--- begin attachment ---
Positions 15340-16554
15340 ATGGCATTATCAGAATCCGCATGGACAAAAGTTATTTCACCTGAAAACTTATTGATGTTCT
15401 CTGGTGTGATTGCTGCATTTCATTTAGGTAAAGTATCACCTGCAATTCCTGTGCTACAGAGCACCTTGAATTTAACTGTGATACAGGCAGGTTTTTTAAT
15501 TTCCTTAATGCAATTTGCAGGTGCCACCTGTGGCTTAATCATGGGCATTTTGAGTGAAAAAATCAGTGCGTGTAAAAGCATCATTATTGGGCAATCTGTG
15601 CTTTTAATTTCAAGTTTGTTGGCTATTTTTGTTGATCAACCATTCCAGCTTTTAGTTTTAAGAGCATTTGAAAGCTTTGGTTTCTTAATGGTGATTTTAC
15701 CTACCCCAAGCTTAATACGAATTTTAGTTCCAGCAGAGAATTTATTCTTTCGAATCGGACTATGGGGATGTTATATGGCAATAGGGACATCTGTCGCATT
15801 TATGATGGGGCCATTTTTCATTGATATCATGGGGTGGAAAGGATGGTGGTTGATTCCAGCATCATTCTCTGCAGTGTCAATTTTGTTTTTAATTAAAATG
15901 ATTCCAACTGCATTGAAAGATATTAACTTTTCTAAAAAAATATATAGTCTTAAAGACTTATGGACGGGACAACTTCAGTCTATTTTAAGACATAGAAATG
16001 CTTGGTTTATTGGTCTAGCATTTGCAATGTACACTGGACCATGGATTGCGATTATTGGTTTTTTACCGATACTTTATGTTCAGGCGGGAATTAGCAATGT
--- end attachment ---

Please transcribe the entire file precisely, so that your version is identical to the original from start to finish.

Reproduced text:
Positions 15340-16554
15340 ATGGCATTATCAGAATCCGCATGGACAAAAGTTATTTCACCTGAAAACTTATTGATGTTCT
15401 CTGGTGTGATTGCTGCATTTCATTTAGGTAAAGTATCACCTGCAATTCCTGTGCTACAGAGCACCTTGAATTTAACTGTGATACAGGCAGGTTTTTTAAT
15501 TTCCTTAATGCAATTTGCAGGTGCCACCTGTGGCTTAATCATGGGCATTTTGAGTGAAAAAATCAGTGCGTGTAAAAGCATCATTATTGGGCAATCTGTG
15601 CTTTTAATTTCAAGTTTGTTGGCTATTTTTGTTGATCAACCATTCCAGCTTTTAGTTTTAAGAGCATTTGAAAGCTTTGGTTTCTTAATGGTGATTTTAC
15701 CTACCCCAAGCTTAATACGAATTTTAGTTCCAGCAGAGAATTTATTCTTTCGAATCGGACTATGGGGATGTTATATGGCAATAGGGACATCTGTCGCATT
15801 TATGATGGGGCCATTTTTCATTGATATCATGGGGTGGAAAGGATGGTGGTTGATTCCAGCATCATTCTCTGCAGTGTCAATTTTGTTTTTAATTAAAATG
15901 ATTCCAACTGCATTGAAAGATATTAACTTTTCTAAAAAAATATATAGTCTTAAAGACTTATGGACGGGACAACTTCAGTCTATTTTAAGACATAGAAATG
16001 CTTGGTTTATTGGTCTAGCATTTGCAATGTACACTGGACCATGGATTGCGATTATTGGTTTTTTACCGATACTTTATGTTCAGGCGGGAATTAGCAATGT